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A diving board oscillates with simple harmonic motion of frequency 2.8 cycles per second. What is the maximum amplitude with which the end of the board can oscillat...

Question

A diving board oscillates with simple harmonic motion of frequency 2.8 cycles per second. What is the maximum amplitude with which the end of the board can oscillate in order that a pebble placed there (Fig. 11$-$56) does not lose contact with the board during the oscillation?

A diving board oscillates with simple harmonic motion of frequency 2.8 cycles per second. What is the maximum amplitude with which the end of the board can oscillate in order that a pebble placed there (Fig. 11$-$56) does not lose contact with the board during the oscillation?



Answers

A diving board oscillates with simple harmonic motion of frequency 2.8 cycles per second. What is the maximum amplitude with which the end of the board can oscillate in order that a pebble placed there (Fig. 11$-$56) does not lose contact with the board during the oscillation?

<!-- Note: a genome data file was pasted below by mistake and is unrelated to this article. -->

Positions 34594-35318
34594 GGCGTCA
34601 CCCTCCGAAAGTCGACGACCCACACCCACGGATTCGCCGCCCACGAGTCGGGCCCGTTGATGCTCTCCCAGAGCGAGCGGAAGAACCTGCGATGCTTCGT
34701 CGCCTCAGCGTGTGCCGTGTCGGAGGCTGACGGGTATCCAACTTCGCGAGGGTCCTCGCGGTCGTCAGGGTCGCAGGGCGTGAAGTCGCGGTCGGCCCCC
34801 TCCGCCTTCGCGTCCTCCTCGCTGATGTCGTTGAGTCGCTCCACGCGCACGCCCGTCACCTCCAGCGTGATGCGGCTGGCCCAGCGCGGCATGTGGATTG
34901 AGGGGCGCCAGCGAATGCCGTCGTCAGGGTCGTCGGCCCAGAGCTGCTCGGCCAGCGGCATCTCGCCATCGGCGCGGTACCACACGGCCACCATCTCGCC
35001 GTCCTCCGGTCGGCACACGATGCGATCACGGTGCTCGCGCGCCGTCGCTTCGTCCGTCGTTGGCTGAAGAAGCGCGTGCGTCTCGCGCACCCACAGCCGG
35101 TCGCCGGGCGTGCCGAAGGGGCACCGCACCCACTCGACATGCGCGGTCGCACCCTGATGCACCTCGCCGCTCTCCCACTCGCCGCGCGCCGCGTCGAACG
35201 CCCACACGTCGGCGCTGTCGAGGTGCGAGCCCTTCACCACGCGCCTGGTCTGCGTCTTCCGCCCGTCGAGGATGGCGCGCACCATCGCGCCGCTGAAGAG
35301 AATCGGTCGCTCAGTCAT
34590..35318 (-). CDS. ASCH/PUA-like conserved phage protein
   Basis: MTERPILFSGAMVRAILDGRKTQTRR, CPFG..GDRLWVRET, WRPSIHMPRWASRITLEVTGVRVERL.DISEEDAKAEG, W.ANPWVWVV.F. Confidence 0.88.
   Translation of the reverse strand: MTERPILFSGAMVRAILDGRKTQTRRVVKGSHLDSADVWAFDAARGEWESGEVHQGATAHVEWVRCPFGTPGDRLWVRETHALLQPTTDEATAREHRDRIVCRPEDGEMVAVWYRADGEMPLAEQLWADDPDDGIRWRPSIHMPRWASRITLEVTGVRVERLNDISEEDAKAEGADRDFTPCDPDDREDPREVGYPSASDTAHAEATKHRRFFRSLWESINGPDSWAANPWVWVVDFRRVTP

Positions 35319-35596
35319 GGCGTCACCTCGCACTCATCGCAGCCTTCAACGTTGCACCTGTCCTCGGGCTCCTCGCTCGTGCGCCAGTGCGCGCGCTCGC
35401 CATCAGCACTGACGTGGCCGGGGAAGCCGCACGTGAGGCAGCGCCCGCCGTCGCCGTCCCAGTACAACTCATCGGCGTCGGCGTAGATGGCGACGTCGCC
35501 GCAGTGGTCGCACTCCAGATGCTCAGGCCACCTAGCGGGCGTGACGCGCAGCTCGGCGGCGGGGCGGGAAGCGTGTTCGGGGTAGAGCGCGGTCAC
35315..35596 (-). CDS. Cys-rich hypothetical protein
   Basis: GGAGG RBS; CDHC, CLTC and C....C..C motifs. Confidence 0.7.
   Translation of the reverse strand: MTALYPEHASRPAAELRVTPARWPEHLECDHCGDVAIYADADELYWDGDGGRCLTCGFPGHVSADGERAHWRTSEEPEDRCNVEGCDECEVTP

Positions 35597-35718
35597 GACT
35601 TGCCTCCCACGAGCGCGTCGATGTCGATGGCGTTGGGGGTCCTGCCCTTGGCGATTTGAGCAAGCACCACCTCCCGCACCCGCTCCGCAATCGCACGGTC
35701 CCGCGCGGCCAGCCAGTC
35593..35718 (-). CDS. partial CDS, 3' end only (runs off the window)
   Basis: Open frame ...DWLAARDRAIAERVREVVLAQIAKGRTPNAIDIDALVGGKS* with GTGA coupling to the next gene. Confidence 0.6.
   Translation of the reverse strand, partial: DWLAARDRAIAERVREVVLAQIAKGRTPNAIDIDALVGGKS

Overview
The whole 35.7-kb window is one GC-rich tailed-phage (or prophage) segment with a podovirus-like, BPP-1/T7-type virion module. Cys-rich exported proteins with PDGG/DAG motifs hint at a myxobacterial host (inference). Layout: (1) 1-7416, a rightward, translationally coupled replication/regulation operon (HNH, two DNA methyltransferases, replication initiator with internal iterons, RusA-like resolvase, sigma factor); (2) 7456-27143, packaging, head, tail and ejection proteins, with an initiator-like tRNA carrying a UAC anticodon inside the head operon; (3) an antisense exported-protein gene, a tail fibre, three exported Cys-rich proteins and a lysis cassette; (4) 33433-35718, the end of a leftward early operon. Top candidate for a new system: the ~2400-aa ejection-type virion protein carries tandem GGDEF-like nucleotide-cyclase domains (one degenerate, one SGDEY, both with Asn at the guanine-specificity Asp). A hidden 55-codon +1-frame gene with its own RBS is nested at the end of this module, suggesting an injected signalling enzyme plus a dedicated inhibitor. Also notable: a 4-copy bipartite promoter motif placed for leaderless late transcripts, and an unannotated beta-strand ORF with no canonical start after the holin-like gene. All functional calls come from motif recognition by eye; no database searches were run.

So the frequency off our simple pendulum is, if equals to one over. To buy Times Square, root off G over l, and we get that from equation 11 point 11 beat. So the pendulum is basically accelerating. Vertical leverage is equivalent to increasing or decreasing the acceleration due to gravity by the acceleration of the pendulum. So the new frequency will be won over to buy Times Square root of D plus A. That's the increase in ax elation divided by N so we know that this is one over to buy square root off D plus 0.35 g divided by L or one over to buy square root of 1.35 g over. And so now we can take the constant or we can take 1.35 outside. So we have one by Dubai Times Square root of 1.35 square. Load off G over l. So that's equal. So squared off 1.35 times at where f is the frequency defined at the beginning of the problem. So that means if we evaluate this, we have a little bit of space here. So let's write down that. So this is 1.16 So it's one point 1/6 off the initial frequency. Now. For part B, the new frequency would be again one by two. Pi squared off G plus a buy. And where now, instead of plus, we have a minor science of Jean minus 0.35 g. And then we do. I did by l. So we can carry for the same calculation as before. And we see that we have 0.65 times, one by two bys credit of G over l. What is square root off? 0.65 f our 0.81 So it's 0.81 Ah, off the initial different frequency. All right, Thanks for watching. I'll see you next time.